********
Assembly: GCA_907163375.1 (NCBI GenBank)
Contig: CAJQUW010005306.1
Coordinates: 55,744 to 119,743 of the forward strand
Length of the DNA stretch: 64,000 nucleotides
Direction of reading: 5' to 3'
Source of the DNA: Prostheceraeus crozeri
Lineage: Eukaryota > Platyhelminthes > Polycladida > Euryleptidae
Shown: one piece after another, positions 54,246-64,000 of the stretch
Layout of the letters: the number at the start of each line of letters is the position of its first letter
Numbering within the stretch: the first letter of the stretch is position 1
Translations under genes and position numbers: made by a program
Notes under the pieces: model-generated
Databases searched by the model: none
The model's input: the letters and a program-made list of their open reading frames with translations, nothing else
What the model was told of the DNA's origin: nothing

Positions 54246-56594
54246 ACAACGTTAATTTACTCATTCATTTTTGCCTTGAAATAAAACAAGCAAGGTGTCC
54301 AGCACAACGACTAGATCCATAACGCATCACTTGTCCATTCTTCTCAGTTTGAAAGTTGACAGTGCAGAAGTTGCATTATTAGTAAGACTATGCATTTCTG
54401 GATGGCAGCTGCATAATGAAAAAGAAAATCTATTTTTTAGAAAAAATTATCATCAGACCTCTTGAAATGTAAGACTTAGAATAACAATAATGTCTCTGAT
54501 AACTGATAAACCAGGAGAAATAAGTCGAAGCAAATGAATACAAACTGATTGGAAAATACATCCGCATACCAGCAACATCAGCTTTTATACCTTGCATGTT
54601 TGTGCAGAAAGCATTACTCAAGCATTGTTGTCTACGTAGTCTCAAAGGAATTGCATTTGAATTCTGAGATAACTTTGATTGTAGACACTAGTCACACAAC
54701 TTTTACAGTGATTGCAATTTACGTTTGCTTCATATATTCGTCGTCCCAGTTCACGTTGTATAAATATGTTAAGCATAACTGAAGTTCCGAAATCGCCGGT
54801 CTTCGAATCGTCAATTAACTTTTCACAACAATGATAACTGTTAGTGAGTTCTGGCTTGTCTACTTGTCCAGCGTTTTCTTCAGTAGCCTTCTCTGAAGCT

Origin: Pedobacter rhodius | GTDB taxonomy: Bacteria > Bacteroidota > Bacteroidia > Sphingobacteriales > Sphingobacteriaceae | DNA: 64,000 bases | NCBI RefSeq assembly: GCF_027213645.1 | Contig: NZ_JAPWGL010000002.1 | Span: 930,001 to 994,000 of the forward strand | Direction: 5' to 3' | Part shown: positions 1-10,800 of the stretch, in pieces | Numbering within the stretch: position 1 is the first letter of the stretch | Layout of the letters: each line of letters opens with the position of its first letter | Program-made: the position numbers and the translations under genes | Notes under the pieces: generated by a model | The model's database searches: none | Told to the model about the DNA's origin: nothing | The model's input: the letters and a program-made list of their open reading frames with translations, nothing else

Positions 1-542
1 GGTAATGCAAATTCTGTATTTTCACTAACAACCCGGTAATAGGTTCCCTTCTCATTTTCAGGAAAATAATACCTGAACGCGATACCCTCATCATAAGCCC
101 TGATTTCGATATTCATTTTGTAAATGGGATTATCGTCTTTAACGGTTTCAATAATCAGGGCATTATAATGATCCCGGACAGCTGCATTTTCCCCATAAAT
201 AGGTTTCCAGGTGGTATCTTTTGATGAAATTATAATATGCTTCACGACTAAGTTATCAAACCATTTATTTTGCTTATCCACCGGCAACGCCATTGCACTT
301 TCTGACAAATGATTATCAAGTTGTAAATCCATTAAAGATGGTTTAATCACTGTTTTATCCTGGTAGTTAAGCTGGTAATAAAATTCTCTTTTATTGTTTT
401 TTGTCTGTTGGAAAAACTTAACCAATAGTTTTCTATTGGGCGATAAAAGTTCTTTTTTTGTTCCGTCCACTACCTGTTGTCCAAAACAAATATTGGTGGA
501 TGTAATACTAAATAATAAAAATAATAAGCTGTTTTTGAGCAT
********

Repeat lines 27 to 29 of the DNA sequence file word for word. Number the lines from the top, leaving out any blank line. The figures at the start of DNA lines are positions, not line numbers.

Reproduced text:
101 TGATTTCGATATTCATTTTGTAAATGGGATTATCGTCTTTAACGGTTTCAATAATCAGGGCATTATAATGATCCCGGACAGCTGCATTTTCCCCATAAAT
201 AGGTTTCCAGGTGGTATCTTTTGATGAAATTATAATATGCTTCACGACTAAGTTATCAAACCATTTATTTTGCTTATCCACCGGCAACGCCATTGCACTT
301 TCTGACAAATGATTATCAAGTTGTAAATCCATTAAAGATGGTTTAATCACTGTTTTATCCTGGTAGTTAAGCTGGTAATAAAATTCTCTTTTATTGTTTT